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  #21  
Old 05-06-2012, 02:21 PM
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humble1 humble1 is offline
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Quote:
Originally Posted by Think Green View Post
Humble,
You make a good point on deer being not the only culprit in tick spread. In my area, the deer are only in the county areas or better set 100 miles around our rice country. We have to travel to deer hunt. Lyme's disease must be a problem in your area as per the population of urban and city life meets. We are privy to squirrel, raccoon, mice,rat and other small rodents that pose a small issue, but tick populations arise from outside aerial applications of pesticides to crops. Then we do have areas of unpopulated rangeland. Ticks do mitigate looking for food....BLOOD! when the temperatures start to rise.
In essence, Arkansas requires a license for nuisance pest control such as mosquito's but the structural pest control section will cover outside and inside pests. My license covers outside pests of the lawn and landscape. Then again, if a tick,flea or other such structural pest enters the lawn area, it is covered under general lawn spraying of insecticides.
I again will treat a lawn to target pests in such areas of high traffic where the tick and flea will persist. I really wish the public was more conscious about pest issues then my business would benefit from the control.
I am talking about the blacklegged tick aka deer tick, they are the tick that transmits Lyme Disease in the north east, they simply do not travel far, their numbers are exploding around New England, because they are transported on deer, and birds. In a 2 year period the female blacklegged tick only requires 3 blood meals to complete its lifecycle, larvae, nymph and adault. They just wait 24/7
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  #22  
Old 05-06-2012, 04:55 PM
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phasthound phasthound is offline
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Humble,

I read the link before I posted it and interpreted it to mean that treating lawns would eliminate relatively few ticks. You are correct, some ticks can be found in some lawns. IMO, there is little to gained by spraying pesticides on large open lawn areas as a means to reduce the risk of being infected by Lyme Disease. Some good information can be found here.
http://co.monmouth.nj.us/page.aspx?ID=2857

The best method to reduce risk of Lyme Disease is to do daily, thorough body check for ticks and to properly remove them. http://www.lymediseaseassociation.or...=88&Itemid=424

"People like me" have had NJ pesticide Licenses for woody ornamentals and turf since the early '80s. People like me have managed pesticide divisions that had fleets of up to 11 spray rigs working 12 hrs a day. We have treated thousands of properties during this time period for many outdoor pest problems. People like me have learned that incorporating other methods of plant health care allows us to greatly reduce the amount of pesticides used while achieving better results. We have learned that this approach is very successful as a business model.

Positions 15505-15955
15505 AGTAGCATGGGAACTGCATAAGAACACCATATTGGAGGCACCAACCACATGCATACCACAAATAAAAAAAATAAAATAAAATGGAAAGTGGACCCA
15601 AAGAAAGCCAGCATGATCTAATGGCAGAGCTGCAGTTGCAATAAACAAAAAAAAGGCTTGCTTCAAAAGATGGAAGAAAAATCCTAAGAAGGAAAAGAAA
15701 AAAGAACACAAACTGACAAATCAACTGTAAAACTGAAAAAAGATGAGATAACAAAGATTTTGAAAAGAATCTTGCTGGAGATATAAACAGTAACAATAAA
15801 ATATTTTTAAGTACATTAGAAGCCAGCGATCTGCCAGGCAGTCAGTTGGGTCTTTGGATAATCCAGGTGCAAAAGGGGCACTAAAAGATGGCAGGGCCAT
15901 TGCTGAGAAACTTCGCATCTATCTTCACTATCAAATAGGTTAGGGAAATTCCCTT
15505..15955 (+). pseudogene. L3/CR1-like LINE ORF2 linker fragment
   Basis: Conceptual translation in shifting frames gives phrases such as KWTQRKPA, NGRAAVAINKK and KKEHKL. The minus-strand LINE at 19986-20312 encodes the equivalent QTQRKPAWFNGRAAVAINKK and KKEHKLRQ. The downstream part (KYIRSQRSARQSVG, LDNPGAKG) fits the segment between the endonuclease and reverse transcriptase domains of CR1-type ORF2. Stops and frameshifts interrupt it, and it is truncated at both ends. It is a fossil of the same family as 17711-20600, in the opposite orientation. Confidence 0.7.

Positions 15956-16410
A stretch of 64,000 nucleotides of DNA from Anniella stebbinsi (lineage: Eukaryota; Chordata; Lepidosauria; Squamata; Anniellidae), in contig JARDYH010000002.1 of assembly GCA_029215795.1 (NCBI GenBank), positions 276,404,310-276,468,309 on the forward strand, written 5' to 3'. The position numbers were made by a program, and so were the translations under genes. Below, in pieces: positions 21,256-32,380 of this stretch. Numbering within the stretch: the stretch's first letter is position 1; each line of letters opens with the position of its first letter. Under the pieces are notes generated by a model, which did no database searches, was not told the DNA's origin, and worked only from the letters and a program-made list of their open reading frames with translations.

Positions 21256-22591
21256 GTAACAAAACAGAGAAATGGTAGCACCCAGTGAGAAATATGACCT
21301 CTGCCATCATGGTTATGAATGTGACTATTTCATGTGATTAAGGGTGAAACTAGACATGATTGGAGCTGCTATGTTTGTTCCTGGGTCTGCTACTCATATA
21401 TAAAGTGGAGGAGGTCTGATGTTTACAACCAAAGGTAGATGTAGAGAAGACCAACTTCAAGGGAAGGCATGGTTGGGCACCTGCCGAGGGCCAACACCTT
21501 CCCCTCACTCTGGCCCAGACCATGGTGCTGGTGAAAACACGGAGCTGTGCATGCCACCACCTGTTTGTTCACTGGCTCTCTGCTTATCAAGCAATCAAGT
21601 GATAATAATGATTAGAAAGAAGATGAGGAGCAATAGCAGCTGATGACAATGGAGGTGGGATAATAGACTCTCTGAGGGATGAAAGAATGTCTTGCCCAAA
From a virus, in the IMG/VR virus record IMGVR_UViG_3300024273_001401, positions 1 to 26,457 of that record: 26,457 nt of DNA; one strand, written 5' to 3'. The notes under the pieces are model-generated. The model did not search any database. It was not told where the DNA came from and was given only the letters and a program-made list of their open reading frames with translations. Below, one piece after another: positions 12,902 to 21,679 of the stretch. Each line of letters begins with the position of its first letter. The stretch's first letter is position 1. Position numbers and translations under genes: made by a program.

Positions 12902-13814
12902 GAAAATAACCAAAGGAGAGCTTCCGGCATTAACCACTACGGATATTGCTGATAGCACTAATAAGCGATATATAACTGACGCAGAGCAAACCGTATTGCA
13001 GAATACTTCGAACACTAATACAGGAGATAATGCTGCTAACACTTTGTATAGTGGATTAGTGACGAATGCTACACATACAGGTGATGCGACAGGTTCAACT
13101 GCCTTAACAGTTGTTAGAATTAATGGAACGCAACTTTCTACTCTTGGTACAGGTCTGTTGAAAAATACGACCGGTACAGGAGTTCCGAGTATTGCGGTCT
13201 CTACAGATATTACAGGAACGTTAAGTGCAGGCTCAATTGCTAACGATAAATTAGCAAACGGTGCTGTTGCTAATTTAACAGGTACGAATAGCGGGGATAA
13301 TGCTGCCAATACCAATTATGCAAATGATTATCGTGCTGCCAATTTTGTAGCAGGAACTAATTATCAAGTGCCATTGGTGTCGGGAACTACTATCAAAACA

People like me accept the fact that other people have different ideas and beliefs. We choose not to make personal attacks just because others are not "people like me".
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  #23  
Old 05-06-2012, 10:07 PM
loyd meeks loyd meeks is offline
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Quote:
Originally Posted by phasthound View Post
With deer populations as high as they are around here they will get used to most spray products because hunger overrules deterrents. They have stripped forests of the under story plants except for barberry. With no saplings surviving, these forests will not last for more than 50 years.

There is a company that specializes in deer deterrent, can't think of there name at the moment. Fencing is the only long term solution I know of.

If you're trying to reduce ticks, don't bother spraying lawns because tick habitat is shady, brush and tall grasses.





BS. wherever deer go so go ticks. We don't have pets but neighbors do. We keep yard (well mowed and clean) sprayed because we get ticks from the lawn
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  #24  
Old 05-06-2012, 10:36 PM
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hurrikanelandscaping hurrikanelandscaping is offline
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Like i said i am not looking for something to spray flowers with.

What i am planning on doing is coming in with a sprayer and spray around all the property lines to create almost like a chemical fence.

This lady does not want any deer on her PROPERTY. Not really sure why but whatever.

I plan on using this stuff:
http://www.amazon.com/gp/product/B00...pf_rd_i=507846

It is called liquid fence and I will try and make an agreement with her to come and spray monthly to keep that chemical fence nice and strong.

Is this a good idea or will my solution not work?

Thanks
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  #25  
Old 05-07-2012, 07:24 AM
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humble1 humble1 is offline
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Quote:
Originally Posted by phasthound View Post
Humble,

I read the link before I posted it and interpreted it to mean that treating lawns would eliminate relatively few ticks. You are correct, some ticks can be found in some lawns. IMO, there is little to gained by spraying pesticides on large open lawn areas as a means to reduce the risk of being infected by Lyme Disease. Some good information can be found here.
http://co.monmouth.nj.us/page.aspx?ID=2857

The best method to reduce risk of Lyme Disease is to do daily, thorough body check for ticks and to properly remove them. http://www.lymediseaseassociation.or...=88&Itemid=424